Premise: When a woman’s autistic son uncovers a half-century old UFO conspiracy, her life spirals out of control.
About: Writer-director David Mamet’s latest will star Cate Blanchett in the lead role. Mamet has been a writing powerhouse for 30 years. He started in plays, then came to Hollywood as a screenwriter, and eventually moved into writing-directing. He has two screenwriting Oscar nominations, with 1982’s The Verdict and 1997’s Wag The Dog. He also has two Tony nominations with 1984’s Glengarry Glen Ross and 1988’s Speed-the-Plow. At one time, he was the highest paid script doctor in town. In other words, this man is a writing badass. Mamet flaunts the fact that he was self-taught. “My alma mater is the Chicago Public Library. I got what little educational foundation I got in the third-floor reading room.” Mamet even has a type of dialogue named after him (“Mamet-speak”) where characters viciously and cynically talk over each other.
Writer: David Mamet
Details: 124 pages (October 2013 draft)
The Mamster. Mammogram. Manjambo.
I don’t know if I’d call myself a Mamet fan. But I love reading scripts from anyone who’s been a powerhouse in the industry. In the 90s, if you needed a script polish before production, this was the guy at the top of your list. You threw 2 million at him without blinking. And that wasn’t by accident. He brought the goods.
That doesn’t mean he’s infallible. The 90s were all about dialogue. Tarantino, Rodriquez, and Shane Black made sure of that. And Mamet’s dialogue could hang with any of those guys. So it made sense that they’d bring in a writer who specialized in that world.
These days, movies are more about story and character. Drama and action take precedence over a snappy comeback. Which is possibly why we haven’t seen much of Mamet lately. But this is the snazziest and most mainstream concept he’s come up with in awhile, so if there’s going to be something that puts him back on the map, this would be it. Let’s check it out.
40 year-old Janet Mitchell has just lost her grandfather, photographer Edward Mitchell. Edward was a big deal. His most famous contribution to history was manipulating a World War 2 newsreel film to make it look to the Nazis like thousands of Allied ships were heading to Boulogne instead of Normandy. Many people think that fake-out won the Allies the war.
Janet’s flown to California with her young autistic son, John, to clear out her grandfather’s home, but gets more than she bargained for when her checks stop clearing. You see, Edward’s been sending her money for the past 20 years, and under the Trust agreement, she’s supposed to keep receiving those checks. But now that he’s dead, the checks have stopped.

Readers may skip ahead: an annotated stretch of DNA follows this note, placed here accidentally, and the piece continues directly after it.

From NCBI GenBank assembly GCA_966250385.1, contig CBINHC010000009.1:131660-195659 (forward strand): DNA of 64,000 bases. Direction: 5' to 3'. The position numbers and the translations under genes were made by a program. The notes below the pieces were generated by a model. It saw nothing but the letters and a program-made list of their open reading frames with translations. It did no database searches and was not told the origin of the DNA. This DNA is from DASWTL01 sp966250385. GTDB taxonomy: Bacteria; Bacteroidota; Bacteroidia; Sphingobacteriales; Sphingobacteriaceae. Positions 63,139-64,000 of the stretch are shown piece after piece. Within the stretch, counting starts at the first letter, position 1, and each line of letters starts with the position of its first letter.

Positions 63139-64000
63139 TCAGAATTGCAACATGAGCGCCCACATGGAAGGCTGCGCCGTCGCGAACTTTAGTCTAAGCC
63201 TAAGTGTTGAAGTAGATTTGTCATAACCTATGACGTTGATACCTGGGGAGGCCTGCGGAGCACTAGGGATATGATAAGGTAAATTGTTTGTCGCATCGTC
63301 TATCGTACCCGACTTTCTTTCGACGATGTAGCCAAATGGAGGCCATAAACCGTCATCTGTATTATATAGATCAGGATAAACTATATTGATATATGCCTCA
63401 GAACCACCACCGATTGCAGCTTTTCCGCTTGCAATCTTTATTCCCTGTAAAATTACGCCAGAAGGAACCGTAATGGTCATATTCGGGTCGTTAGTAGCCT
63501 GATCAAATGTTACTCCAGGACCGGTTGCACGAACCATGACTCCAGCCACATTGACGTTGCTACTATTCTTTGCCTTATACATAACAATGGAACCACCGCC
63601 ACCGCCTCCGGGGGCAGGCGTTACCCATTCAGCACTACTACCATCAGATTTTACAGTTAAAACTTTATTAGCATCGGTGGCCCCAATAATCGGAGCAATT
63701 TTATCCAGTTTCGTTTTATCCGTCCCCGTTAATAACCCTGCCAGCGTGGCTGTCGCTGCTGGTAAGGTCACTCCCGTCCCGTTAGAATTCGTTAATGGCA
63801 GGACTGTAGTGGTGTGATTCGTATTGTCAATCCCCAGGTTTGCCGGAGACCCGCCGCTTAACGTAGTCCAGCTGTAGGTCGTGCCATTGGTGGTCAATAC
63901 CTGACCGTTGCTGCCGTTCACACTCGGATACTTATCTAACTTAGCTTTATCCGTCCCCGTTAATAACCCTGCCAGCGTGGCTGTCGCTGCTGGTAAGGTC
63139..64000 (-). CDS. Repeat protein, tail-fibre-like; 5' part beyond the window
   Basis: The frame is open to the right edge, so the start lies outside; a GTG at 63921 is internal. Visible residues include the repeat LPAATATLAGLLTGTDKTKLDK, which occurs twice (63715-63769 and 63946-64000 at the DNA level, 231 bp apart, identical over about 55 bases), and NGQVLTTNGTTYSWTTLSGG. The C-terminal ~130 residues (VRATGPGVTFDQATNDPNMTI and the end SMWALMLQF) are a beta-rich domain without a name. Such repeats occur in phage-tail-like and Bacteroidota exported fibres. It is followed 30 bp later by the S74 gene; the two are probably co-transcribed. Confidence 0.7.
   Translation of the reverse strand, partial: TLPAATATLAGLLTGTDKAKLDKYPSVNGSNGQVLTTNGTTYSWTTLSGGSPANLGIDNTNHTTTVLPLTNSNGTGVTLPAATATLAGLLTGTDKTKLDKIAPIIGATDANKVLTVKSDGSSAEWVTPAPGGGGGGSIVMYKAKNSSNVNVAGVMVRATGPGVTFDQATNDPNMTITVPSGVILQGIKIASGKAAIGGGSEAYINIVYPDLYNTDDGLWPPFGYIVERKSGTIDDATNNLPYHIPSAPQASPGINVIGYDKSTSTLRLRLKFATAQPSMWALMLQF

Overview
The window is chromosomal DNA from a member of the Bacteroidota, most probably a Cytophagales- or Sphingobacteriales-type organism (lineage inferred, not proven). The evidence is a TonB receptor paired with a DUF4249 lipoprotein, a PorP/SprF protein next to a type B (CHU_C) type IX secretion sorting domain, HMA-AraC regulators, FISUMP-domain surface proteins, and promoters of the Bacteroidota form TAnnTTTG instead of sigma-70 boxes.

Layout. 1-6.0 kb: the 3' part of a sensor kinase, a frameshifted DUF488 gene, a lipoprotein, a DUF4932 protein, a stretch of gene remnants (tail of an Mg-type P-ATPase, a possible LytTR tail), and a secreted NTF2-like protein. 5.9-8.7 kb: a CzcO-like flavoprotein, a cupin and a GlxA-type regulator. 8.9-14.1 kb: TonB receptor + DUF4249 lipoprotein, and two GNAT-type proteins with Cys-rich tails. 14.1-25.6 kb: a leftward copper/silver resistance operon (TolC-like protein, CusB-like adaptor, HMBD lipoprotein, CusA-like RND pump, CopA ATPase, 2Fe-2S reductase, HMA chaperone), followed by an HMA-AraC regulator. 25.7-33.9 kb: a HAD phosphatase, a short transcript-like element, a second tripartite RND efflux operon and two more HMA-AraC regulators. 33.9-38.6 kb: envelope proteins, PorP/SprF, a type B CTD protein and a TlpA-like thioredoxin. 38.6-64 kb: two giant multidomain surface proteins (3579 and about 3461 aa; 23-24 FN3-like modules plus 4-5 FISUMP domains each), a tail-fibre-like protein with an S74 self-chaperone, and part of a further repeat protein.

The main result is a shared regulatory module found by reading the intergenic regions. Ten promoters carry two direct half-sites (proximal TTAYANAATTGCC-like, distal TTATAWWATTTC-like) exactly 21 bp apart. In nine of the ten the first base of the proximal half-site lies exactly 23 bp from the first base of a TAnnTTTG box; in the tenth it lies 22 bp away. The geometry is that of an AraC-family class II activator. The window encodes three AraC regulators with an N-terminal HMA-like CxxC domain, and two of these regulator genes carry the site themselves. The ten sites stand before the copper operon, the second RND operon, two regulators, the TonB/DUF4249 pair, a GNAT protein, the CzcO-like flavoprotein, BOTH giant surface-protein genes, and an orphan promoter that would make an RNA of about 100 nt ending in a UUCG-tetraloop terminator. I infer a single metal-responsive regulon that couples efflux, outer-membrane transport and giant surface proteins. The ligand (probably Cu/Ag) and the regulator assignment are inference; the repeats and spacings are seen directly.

As she tries to figure that out, John digs around Edward’s house where he finds that his great-grandfather had an unhealthy obsession with UFOs. At first it seems like Edward helped manipulate photos to create the illusion of UFOs, but the deeper John looks, the more evidence he finds that UFOs are real, and that Edward has proof. Somewhere.
John isn’t the only one interested in Edward’s records. The army is as well. And when they get the sense that Janet and John might know something, Janet’s life starts getting weird. First, she’s framed for arson. Then that’s used against her to take away her son.
She realizes that the only way to get her son back is to locate the UFO proof that John found. But where could it be?
Soon Janet is running around like a chicken with its head cut off, going to UFO conventions and trade shows. She eventually learns of a top-secret project called “Blackbird” that her grandfather was involved in. But the project is not what we think. It deals with, of all things, the JFK assassination. Or does it? Janet’s become so entrenched in this world of conspiracies and lies that she’s not even sure if she’s sane anymore.
Blackbird was a unique reading experience, I’ll say that. It’s hard to summarize my feelings about it because it’s so unlike any other script in the genre. Which is a good thing. The last thing I wanted was a remake of that awful Mel Gibson mess, Conspiracy Theory.